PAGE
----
Ixekizumab, brodalumab show strongest clinical benefit in psoriasis
Both ixekizumab and brodalumab were associated with better clinical benefit than other biologic therapies over 12 weeks or 16 weeks of treatment for psoriasis, according to a meta-analysis.
“Cumulative clinical improvement and speed of improvement are important to psoriasis patients,” Richard B. Warren, MD, PhD, of the Salford Royal NHS Foundation Trust at the University of Manchester, Manchester NIHR Biomedical Research Centre in the U.K., and colleagues wrote. “Although cumulative life course impairment is a theoretical construct referring to the burden of disease over a long period of time, evaluating the cumulative
clinical benefit, even over the first 12 to 16 weeks of treatment, can improve understanding of the impact of treatment on the patient.”
Warren and colleagues conducted a systematic literature review to compare the cumulative benefits of biologics that had available data for 12 to 16 weeks of treatment in patients with moderate to severe psoriasis.
Eligible analyses were phase 3 trials that measured Psoriasis Area and Severity Index (PASI) 75, PASI 90 and PASI 100 responses.
The analysis included 714 studies, of which 245 were full-text publications and 469 were conference abstracts. The final data set included 28 articles that met criteria.
Anti-IL-17 therapies bested anti-IL-23 therapies and other biologics with consistently greater cumulative clinical benefits as assessed by PASI 75, PASI 90 and PASI 100 outcomes. These findings were reported for treatment durations of 12 weeks and 16 weeks.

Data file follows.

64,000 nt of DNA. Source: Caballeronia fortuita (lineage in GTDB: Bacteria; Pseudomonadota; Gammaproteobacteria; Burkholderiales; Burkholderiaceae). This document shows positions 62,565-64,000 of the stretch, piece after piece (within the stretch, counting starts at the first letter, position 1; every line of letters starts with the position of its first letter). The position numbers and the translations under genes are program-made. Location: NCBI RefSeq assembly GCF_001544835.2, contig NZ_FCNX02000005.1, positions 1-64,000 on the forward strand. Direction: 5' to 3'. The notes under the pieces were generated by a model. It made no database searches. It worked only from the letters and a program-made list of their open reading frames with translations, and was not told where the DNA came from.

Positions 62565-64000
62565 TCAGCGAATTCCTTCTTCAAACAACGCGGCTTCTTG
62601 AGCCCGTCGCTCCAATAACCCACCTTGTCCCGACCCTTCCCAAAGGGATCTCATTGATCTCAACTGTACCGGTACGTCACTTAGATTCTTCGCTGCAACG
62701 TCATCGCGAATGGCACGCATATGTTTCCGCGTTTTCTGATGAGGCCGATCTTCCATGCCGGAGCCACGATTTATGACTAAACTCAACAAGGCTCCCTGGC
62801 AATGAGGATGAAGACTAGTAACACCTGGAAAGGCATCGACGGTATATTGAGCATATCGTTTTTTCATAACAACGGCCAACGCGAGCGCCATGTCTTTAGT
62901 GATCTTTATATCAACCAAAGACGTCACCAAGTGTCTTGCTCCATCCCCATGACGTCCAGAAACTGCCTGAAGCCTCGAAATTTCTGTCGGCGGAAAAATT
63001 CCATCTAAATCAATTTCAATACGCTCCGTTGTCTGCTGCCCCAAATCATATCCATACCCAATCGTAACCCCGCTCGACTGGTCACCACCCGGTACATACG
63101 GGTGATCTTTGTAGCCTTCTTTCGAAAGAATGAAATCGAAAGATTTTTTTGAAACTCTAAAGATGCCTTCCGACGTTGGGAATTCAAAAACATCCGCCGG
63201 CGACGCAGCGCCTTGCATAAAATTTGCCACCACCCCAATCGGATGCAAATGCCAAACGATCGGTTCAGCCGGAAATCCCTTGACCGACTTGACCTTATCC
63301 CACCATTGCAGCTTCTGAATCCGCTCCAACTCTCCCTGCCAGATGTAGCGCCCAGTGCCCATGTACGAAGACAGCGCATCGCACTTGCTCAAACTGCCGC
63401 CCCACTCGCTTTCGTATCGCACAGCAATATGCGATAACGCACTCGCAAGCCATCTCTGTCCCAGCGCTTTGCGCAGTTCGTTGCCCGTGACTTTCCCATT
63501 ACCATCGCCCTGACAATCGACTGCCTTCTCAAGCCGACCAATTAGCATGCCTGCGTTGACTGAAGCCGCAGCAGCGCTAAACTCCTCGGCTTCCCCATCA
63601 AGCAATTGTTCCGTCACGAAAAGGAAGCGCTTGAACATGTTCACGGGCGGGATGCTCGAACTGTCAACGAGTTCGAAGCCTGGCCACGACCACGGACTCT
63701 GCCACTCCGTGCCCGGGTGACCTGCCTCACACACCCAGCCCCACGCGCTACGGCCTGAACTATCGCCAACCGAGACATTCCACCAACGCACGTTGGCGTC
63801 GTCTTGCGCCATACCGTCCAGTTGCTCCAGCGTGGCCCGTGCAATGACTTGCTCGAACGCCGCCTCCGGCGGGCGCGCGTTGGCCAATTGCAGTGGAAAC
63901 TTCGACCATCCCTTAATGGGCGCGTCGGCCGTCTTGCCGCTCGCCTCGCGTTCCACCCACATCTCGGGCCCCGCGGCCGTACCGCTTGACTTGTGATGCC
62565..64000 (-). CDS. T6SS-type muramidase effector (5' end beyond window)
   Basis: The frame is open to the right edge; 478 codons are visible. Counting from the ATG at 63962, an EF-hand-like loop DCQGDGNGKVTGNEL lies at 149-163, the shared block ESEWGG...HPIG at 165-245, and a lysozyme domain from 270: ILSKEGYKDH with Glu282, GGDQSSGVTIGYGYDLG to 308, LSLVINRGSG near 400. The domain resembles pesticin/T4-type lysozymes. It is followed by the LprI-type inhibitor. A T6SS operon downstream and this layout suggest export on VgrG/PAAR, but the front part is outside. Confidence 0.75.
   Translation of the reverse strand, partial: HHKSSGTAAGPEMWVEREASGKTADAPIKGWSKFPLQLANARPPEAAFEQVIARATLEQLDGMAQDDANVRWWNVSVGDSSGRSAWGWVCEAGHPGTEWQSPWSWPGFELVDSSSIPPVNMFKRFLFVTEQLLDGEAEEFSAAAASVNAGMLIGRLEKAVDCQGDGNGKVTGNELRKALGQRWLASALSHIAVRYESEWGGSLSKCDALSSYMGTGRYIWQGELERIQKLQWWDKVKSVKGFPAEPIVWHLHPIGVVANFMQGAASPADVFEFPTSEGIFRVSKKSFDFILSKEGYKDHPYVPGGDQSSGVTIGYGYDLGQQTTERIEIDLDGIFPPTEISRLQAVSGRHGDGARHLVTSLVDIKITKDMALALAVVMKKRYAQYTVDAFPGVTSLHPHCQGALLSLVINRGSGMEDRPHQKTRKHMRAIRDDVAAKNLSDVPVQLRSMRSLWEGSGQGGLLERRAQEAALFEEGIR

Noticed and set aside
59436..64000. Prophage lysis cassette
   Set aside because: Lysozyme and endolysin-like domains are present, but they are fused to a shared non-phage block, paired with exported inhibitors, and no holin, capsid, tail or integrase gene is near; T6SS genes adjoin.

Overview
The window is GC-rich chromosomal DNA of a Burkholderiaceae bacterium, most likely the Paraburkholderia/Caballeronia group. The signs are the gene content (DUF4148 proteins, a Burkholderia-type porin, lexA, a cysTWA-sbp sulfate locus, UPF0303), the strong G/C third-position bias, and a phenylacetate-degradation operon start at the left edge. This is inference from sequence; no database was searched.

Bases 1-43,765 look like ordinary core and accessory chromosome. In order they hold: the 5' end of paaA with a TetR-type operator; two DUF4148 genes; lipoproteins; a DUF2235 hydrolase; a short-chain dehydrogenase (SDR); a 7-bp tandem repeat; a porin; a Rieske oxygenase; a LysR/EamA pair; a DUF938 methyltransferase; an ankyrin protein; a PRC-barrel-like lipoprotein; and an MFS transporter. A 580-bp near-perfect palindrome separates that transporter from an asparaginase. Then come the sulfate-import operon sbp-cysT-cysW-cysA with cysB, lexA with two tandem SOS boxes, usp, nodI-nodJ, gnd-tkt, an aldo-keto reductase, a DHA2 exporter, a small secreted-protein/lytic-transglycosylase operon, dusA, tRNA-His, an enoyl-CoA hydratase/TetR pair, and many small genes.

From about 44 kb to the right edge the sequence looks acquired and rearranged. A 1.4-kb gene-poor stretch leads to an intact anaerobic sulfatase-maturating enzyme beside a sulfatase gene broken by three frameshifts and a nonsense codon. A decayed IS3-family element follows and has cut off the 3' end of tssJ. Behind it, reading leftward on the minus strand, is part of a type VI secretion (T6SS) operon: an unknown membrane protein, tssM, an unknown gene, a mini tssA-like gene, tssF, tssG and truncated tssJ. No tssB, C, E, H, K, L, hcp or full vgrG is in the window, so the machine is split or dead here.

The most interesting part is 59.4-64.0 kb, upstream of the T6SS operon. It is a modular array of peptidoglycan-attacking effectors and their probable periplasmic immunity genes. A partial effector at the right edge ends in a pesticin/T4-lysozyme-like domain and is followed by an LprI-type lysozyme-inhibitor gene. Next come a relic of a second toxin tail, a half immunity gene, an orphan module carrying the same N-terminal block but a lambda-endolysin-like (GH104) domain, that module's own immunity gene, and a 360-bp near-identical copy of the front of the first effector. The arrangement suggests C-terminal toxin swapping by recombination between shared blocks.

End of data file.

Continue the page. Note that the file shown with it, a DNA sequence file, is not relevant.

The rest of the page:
In studies looking at 12-week outcomes, Taltz (ixekizumab, Lilly) and Siliq (brodalumab, Bausch Health) bested Cosentyx (secukinumab, Novartis), Tremfya (guselkumab, Janssen), Remicade (infliximab, Janssen), Humira (adalimumab, AbbVie), Stelara (ustekinumab, Janssen) and Enbrel (etanercept, Amgen) as assessed by these endpoints.
In studies evaluating 16 weeks of therapy, ixekizumab was associated with better cumulative benefits than any other drug.
“Maximum cumulative clinical benefit percent achieved is a useful metric for capturing the speed and magnitude of clinical responses for psoriasis biologics and may help clinicians differentiate among treatment choices for their patients,” Warren and colleagues said. – by Rob Volansky
Disclosures: Warren reports serving as an adviser and/or clinical investigator for AbbVie, Almirall, Boehringer Ingelheim, Celgene, Eli Lilly and Company, GlaxoSmithKline, Janssen, Leo Pharma, Merck Sharp & Dohme, Novartis, Sanofi Genzyme and UCB Pharma and as a paid speaker for AbbVie, Almirall, Amgen, Celgene, Eli Lilly and Company, Janssen, Leo Pharma, Novartis, Sanofi Genzyme and UCB Pharma. Please see the study for all other authors’ relevant financial disclosures.